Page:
How was your Valentine’s Day? Did you eat several pounds of medium-rare steak? If not, get off the computer and fire up the grill. If so, please continue. I had a T-Bone and a Strip, and they were both bloody and delicious, thanks for asking.
Monday was the conclusion of Bert and Marijke’s story about her introduction to lifting and her first powerlifting meet. Here’s Part 1, and here’s Part 2. I hope you gals send me more articles about your experiences. The whole community is behind you.
Speaking of behinds, everyone’s second-favorite Jacob wrote up a great little article about posterior training, with the follow-up coming next week. Hopefully you read it thoroughly, or at least scrolled past the picture of Ariel’s back and saw some of the other stuff. I dunno, I didn’t look. I do know that our own Glenn Pendlay made a couple appearances, and hey, he’s a pretty cool guy, right?
Had a couple people submit questions:
Karen asks: I am a female crossfitter (2/yrs) who is not getting enough lifting in the classes and finding them quite unsatisfying for a few different reasons. I am not dumb enough to think I can oly lift on my own but am considering taking the bench press to the globo gym (gym options are limited in my small town). So question for all: Are you all annoyed when/if a stranger asks for a spot? Any tips?
Karen, three things:
1. Talk to your coach first. Tell them you want to get stronger. Always give your coach a heads-up when you’re not happy, and allow them the chance to fix the situation. If he/she doesn’t pay you attention, or refuses to allow you to bench for some asinine reason, send them to me and then go ahead and send your ass to another gym.
2. At a globo, good spots are rare. Know that ahead of time. But you can try. Find someone that looks remotely like they know what they’re doing, and just ask if they mind spotting you. Hint: No bro minds giving a lady a spot. But it’s up to you to define your expectations. A sample conversation would go something like this: “Hi, random fella. I’m going to ask you for a spot not because your neon green shirt and shoes match, but because you’re one of the few people in here that squats, presses, and deadlifts and/or has a sweet beard. Can I get a spot on bench? I’m going for 5 reps. I’d like a little help on the liftoff (on the count of 3) and will ask you to take it IF AND ONLY IF I FAIL THE REP (emphasize this part, make eye contact, and realize that they’ll STILL screw it up half the time). Please don’t touch it unless I mention it. If I ask, grab the bar and rack it. I do not want a bro-spot.” Wink if you’re down with that, or if the beard is that legit.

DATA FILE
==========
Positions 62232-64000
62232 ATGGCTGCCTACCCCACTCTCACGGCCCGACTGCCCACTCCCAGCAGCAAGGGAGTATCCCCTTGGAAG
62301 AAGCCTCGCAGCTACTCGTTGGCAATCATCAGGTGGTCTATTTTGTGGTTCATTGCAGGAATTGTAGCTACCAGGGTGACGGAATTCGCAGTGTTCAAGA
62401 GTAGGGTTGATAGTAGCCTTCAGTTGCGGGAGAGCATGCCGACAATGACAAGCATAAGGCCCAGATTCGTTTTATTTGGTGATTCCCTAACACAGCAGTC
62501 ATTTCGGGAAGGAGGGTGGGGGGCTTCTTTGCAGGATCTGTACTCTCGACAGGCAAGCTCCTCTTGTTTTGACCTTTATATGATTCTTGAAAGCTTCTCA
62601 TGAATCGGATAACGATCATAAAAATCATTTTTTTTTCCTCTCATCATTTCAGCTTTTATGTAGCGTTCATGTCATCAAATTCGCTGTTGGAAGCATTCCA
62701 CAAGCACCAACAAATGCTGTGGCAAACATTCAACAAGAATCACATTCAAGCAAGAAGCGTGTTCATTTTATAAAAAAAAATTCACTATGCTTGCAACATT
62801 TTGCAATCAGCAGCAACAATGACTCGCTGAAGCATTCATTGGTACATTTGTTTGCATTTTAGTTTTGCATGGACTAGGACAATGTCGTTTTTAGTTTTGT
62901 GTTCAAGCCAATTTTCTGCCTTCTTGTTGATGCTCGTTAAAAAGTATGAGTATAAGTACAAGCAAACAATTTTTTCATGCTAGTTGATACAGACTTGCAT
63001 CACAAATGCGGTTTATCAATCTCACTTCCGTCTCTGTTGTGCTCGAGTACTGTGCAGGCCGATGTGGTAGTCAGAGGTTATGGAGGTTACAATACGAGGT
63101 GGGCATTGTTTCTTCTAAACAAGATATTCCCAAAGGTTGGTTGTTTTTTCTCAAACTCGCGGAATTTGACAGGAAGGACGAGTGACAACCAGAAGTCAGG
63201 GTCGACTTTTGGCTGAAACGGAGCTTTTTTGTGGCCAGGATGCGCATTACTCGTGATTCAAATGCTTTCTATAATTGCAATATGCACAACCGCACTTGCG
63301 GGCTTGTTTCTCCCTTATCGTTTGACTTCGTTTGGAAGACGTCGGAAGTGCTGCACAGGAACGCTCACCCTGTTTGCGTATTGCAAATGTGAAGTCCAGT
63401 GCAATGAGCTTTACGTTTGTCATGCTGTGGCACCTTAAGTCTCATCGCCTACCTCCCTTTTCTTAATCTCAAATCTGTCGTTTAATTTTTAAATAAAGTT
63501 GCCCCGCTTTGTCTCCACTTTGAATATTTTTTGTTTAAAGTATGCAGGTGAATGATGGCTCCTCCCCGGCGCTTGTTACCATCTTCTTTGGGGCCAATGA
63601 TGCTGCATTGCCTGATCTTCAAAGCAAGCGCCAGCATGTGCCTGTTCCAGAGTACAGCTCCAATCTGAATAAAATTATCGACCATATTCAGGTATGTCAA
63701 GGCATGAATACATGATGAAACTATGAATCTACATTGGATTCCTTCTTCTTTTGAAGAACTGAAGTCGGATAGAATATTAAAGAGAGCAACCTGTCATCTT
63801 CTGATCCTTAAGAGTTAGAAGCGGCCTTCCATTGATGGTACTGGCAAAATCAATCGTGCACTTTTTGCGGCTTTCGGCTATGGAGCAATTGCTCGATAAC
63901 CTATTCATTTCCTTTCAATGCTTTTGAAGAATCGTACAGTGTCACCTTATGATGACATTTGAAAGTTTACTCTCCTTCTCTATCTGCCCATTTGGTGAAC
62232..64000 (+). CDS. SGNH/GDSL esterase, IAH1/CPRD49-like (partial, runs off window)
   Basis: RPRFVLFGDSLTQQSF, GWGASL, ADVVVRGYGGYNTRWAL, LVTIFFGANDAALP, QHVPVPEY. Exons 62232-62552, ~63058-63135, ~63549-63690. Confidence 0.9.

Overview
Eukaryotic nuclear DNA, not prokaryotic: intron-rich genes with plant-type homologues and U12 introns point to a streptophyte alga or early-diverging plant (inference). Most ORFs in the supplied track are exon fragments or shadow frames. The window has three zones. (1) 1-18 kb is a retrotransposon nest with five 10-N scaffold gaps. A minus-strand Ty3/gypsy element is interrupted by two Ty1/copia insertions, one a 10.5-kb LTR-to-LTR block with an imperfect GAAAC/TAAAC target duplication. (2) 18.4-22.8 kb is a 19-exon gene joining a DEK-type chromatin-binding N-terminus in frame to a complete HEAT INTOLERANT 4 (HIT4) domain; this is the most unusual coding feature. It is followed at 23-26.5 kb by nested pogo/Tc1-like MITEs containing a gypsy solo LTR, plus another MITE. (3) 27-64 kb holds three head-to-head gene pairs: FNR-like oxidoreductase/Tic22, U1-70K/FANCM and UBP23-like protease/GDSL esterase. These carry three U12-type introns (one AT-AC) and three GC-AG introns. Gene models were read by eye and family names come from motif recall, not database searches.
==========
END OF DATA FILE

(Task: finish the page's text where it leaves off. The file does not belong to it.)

3. Always put three things in a list. And never say “Oly lifting” near Pendlay in person. Trust me.
JayGreenShirt asks: I have been wondering how to program in order to maintain strength on certain lifts. I’ll give you my own example as a basis for this question. I will likely (hopefully) pull 500 within the next month. I do not care to take my deadlift higher than that at this time and would like to shift my focus to bringing up other lifts. That said, I want to be able to maintain the 500 lbs. deadlifting strength. I would like to know your thoughts on what I would do with my deadlift given this situation.
Congrats on getting close to the ol’ 500 mark. I’m not sure why you’re not re-gearing and getting ready for 600, but to each their own. I think that in order to maintain strength in a movement, you need to maintain your relevant musculature, and maintain your efficiency at the movement (i.e., practice). The deadlift, of all the lifts, is the easiest in these regards. Once you have your form down, you really only need to pull about every 7-10 days to improve strength, and every 10-14 days should be OK for maintaining it (I am speaking in terms of novice to intermediate pullers, obviously). So pull at least 2-3 times a month, do a max effort set, and push those pulls hard. Something in the range of 405×10, 425×7, 455×4-5, etc. outta do it. You could use the 5/3/1 percentages, or just wait for my ebook to come out on the KISS deadlift program. Whatever you decide, don’t completely neglect your pulls just for the sake of pushing your other lifts, and you’ll be fine.
Last week, I promised some really cool vintage stuff. I didn’t get to it this week, but here’s a preview, because it’s totally in the pipeline. You might have heard of Doug Young, right? Well, I’m going to share some information from this book:
And do you recognize this picture? YUP!
I got my dirty paws on a copy of this rare and expensive book (published in 1978, when, oh, dudes were 70sBig
), and chances are, you can’t. So I’ll share with you some really great stories from it and some of the history, including awesome stuff from the Texas Athletic Club (predecessor to where I train and coach, Hyde Park Gym
in Austin). By the time we are done, I fully expect all of you to be pressuring Terry Todd to re-publish it.
Luckily, if you’re on the hunt for ol’ Dr. Terry, he’s going to be at the Arnold, along with a large portion of the 70sbig crew. I don’t personally know the man, but I do know he’s in charge of the Arnold Strongman event, which is just one of the hundreds of things you can see at the Arnold. In the next couple weeks, we’re really going to dive into a preview, some coverage, and then some recaps of one of the coolest sports festivals in the world.
Finally, I’ll be interviewing Ryan Carillo this weekend. He’s a 21 year-old powerlifter and already practically the definition of 70sBig at 6’5″ and 300lbs. Ryan is raising money to go to IPF Bench Press Worlds in Lithuania
, and I think we’re going to be able to help him out a bit. If we’re lucky, he’ll give us some tips on increasing our bench, too. Or at least, not eat us.
Post your PRs for the week. Have a great weekend. Get big.